The Braves signed both Peraza (for $350,000) and Mauricio Cabrera at the start of the international signing period in 2010. The organization's Rookie-level Dominican Summer League player of the year in his 2011 pro debut, Peraza played well at two more Rookie stops in the United States last summer. Peraza's strengths are his plus-plus speed and outstanding hand-eye coordination. He relishes the role of leadoff hitter, looking to get on base by any means necessary. He can beat out bunts and barrels the ball consistently when he swings away. He could use more patience to draw more walks, however. Peraza has surprising pop and may reach double-digits in home runs, but he stands out most with his quickness and basestealing instincts, which could result in 50 steals on an annual basis. He also has excellent first-step quickness at shortstop, where he has plus range and soft, sure hands. He has solid arm strength, but his throwing mechanics need work in order to improve his accuracy. Though he's nestled in an organization with plenty of depth at shortstop, Peraza has a higher ceiling than anyone the Braves have at the position--including Andrelton Simmons. Atlanta believes Peraza has the makeup to handle a jump to low Class A at age 19.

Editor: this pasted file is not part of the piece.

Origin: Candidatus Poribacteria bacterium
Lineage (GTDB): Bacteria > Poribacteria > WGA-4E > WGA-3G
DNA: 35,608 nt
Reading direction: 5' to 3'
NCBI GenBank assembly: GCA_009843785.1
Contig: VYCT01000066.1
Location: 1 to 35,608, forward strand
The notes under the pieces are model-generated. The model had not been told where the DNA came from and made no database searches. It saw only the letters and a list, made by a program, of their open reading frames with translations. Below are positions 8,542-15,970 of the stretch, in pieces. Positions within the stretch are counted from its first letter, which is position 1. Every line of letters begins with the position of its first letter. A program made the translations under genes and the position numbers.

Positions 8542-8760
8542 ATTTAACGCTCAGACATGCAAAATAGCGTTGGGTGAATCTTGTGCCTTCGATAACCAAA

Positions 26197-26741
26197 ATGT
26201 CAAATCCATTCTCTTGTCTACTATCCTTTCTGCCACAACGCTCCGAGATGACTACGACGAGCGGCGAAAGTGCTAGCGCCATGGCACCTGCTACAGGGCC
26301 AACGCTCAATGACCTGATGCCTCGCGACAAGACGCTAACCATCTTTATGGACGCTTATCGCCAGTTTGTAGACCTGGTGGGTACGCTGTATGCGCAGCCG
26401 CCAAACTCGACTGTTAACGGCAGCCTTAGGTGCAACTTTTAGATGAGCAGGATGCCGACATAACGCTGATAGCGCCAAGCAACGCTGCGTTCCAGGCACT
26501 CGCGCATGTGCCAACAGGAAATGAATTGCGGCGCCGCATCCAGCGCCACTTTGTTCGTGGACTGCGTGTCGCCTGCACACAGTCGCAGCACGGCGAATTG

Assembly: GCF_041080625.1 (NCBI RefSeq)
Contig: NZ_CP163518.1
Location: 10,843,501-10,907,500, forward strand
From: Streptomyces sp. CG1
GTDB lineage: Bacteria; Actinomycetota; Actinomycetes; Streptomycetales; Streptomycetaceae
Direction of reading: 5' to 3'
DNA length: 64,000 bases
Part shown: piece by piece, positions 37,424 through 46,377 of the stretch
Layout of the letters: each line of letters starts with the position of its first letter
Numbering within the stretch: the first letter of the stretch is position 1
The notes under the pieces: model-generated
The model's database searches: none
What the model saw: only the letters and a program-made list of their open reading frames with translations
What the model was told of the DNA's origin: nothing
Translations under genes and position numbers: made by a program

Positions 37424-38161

Minor League Top Prospects
Peraza ranked No. 14 on this list a year ago, but that came for his performance with Gwinnett as a member of the Braves organization. He has been traded twice since then, first going to the Dodgers at the 2015 deadline and then to the Reds in the offseason. He began 2016 back in the IL and put together a solid campaign. Peraza stands out for his hitting ability and speed. His short swing and hand-eye coordination give him a knack for putting the bat on the ball. He doesn't lift the ball much, instead hitting mostly line drives and groundballs that allow him to make the most of his plus speed. He is still learning the art of basestealing, but his speed makes him a stolen-base threat. Peraza played primarily shortstop at Louisville, a return to his original position, but he also saw time at second base and in center field. He has the range and hands for shortstop, but his average arm strength and throwing mechanics hamper him. He is a good defender at second base and has shown promise in the outfield.